A guy in the Bible named Joseph had a dip. A thirteen-year dip. He had dreamed that his brothers would bow down to him. They hated him before he blabbed his dream, and now they hated him even more.
After the brothers threw Joseph into a pit and began contemplating how to kill him, one of the brothers showed mercy. He suggested they just resort to human trafficking, and they sold him as a slave to a band of travelers on their way to Egypt.
I’m sure Joseph couldn’t believe his own family tossed him into the pit. It must’ve hurt so much for him to overhear their plans to sell him. Joseph was now a slave in the house of a powerful guy named Potiphar. God gave him favor until Joseph was elevated in status and in charge of everything. Things were going great until Potiphar’s wife threw herself at Joseph, and when he rejected her advances, she lied and accused him of rape. Once again, Joseph was thrown into a pit. Only this time it was a pit of prison. Years went by. Eventually, he met a couple of Pharaoh’s servants—a cup-bearer and a baker—and helped them understand their dreams that had been haunting them. When the cup-bearer got released, Joseph in return simply asked that the guy put in a good word for him with Pharaoh. The guy forgot for two more years. Thirteen years total since his brothers betrayed him. Thirteen long years in the dip. Hell on earth. He had every reason to quit in the dip, but he didn’t.
As you read Joseph’s account in Genesis, every once in a while, tucked into the pages of this Old Testament story, you’ll read a phrase that is repeated: “And the Lord was with Joseph.” Try reading that again in a British accent. It makes it sound better. God was with him even in the dip. He was working behind the scenes, even when it looked like nothing was happening. Even when Joseph’s situation seemed to have gone from bad to worse, the Lord was with him.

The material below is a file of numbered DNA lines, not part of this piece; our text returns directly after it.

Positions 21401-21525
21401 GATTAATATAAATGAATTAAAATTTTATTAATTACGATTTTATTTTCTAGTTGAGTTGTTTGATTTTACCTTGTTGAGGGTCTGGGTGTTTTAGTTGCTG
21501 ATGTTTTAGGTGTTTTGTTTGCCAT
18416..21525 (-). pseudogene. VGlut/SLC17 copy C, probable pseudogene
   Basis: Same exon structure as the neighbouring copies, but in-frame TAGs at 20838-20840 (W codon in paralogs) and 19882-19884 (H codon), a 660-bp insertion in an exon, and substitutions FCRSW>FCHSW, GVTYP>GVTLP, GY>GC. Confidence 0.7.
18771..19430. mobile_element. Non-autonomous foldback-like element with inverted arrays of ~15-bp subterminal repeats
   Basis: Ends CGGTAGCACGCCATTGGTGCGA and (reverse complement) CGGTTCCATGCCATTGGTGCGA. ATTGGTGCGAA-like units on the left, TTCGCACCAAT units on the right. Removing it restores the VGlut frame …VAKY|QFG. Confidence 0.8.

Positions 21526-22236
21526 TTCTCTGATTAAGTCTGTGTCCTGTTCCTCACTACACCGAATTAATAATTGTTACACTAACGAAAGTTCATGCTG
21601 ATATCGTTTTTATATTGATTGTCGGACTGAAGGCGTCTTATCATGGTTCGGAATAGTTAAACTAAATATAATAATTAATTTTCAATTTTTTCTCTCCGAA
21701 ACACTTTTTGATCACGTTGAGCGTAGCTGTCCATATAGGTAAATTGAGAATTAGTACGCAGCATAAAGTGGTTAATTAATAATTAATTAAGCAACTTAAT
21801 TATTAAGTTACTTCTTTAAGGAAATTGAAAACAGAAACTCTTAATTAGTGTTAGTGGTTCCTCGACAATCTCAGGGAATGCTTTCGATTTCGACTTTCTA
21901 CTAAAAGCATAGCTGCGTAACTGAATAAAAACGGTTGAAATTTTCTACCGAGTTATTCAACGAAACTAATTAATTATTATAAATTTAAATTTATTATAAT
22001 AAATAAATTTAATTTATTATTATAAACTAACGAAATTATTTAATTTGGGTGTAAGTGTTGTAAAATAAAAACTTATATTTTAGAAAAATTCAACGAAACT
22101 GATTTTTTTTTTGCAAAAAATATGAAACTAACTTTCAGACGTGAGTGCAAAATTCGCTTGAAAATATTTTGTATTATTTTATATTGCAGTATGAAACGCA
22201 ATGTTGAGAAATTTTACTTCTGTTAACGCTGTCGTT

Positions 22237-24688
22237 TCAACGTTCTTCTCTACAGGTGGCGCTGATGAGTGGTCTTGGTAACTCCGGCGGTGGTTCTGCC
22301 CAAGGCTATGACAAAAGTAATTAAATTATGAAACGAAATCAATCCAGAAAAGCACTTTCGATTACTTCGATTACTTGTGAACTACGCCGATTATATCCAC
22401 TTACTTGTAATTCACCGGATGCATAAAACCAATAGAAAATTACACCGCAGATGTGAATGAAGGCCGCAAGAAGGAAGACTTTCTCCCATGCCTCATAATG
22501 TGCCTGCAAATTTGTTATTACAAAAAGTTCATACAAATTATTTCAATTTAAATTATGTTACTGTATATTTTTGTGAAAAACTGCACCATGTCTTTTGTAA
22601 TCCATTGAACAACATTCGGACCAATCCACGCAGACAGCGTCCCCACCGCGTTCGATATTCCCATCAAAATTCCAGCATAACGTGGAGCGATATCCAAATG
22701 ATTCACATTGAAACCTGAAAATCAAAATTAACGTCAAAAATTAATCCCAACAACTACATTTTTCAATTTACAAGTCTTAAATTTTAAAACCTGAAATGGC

The Pharaoh had a series of dreams he couldn’t figure out; in fact, none of his officials could interpret the dreams. He was desperate and asked if anyone could tell him what these nightmares meant. This finally sparked the cup-bearer’s memory of the friend he met while in prison, and he said, “Oh yeah! There was this guy with me in the pen. Joseph. He could do it.” So they fetched Joseph and cleaned him up. They presented him before Pharaoh, and sure enough, God gave Joseph the interpretation of the dreams. There would be seven years of plentiful harvest followed by seven years of famine. But that’s not all that happened… Pharaoh then elevated Joseph to be second in command of the entire nation of Egypt. This was not just rags to riches, this was dip to destiny. Good thing Joseph didn’t quit in the dip.
Just as Joseph predicted, there was a terrible famine in the land. But since God had given Joseph knowledge of this upcoming tragedy, Joseph commanded the nation to save silos full of grain from the previous seven years of plenty. Now Egypt had so much food that it became the wealthiest nation in the world. People were coming from all over to buy food from Egypt.
One day Joseph was sitting there officiating all the rations, and guess who showed up? His brothers. To buy food. They all came and bowed down to him, just like in his dream so many years ago. But they didn’t recognize him because he was wearing his Egyptian garb and thick Mac eyeliner makeup. Can you imagine the emotion that must have flooded through Joseph? All the anger. The frustration. The betrayal. And though he had the power and the means to get revenge, he stopped and gave them vision. A new perspective. You’ve heard of 20/20 vision. Let me give you 50/20 vision:
Genesis 50:20 says: “You intended to harm me, but God intended it for good to accomplish what is now being done, the saving of many lives.”
Joseph got it! He was in a dip. A deep, horrible, life-altering dip, but now with a different perspective he was able to see what I hope you see through this message: YOUR DESTINY IS ON THE OTHER SIDE OF YOUR DIP!
Too many people quit too early. Thank God that Joseph didn’t. Where would all the thousands of people have been had Joseph quit in the dip? God used the dip to work some things out in Joseph’s heart and character so that He could elevate him to rescue a nation. On top of that, he saved his entire family, who went on to become the twelve tribes of Israel.
You can’t quit in the dip. Just like for Joseph, there are people waiting for you on the other side of your dip. You might feel like me, under my desk, crying out to God to rescue you or to pick someone else to complete your calling. You might feel like Joseph, betrayed by those he loved and thrown into a dip for several years. But God sees you. He wants you to trust that even though you can’t see it just yet, He is working behind the scenes. Even those things that have been done to you, things that intended to harm you, God can use them to sharpen, strengthen, and propel you. He can turn it around for good, allowing the circumstances of that dip to launch you into your destiny. Don’t quit. Other people are counting on you.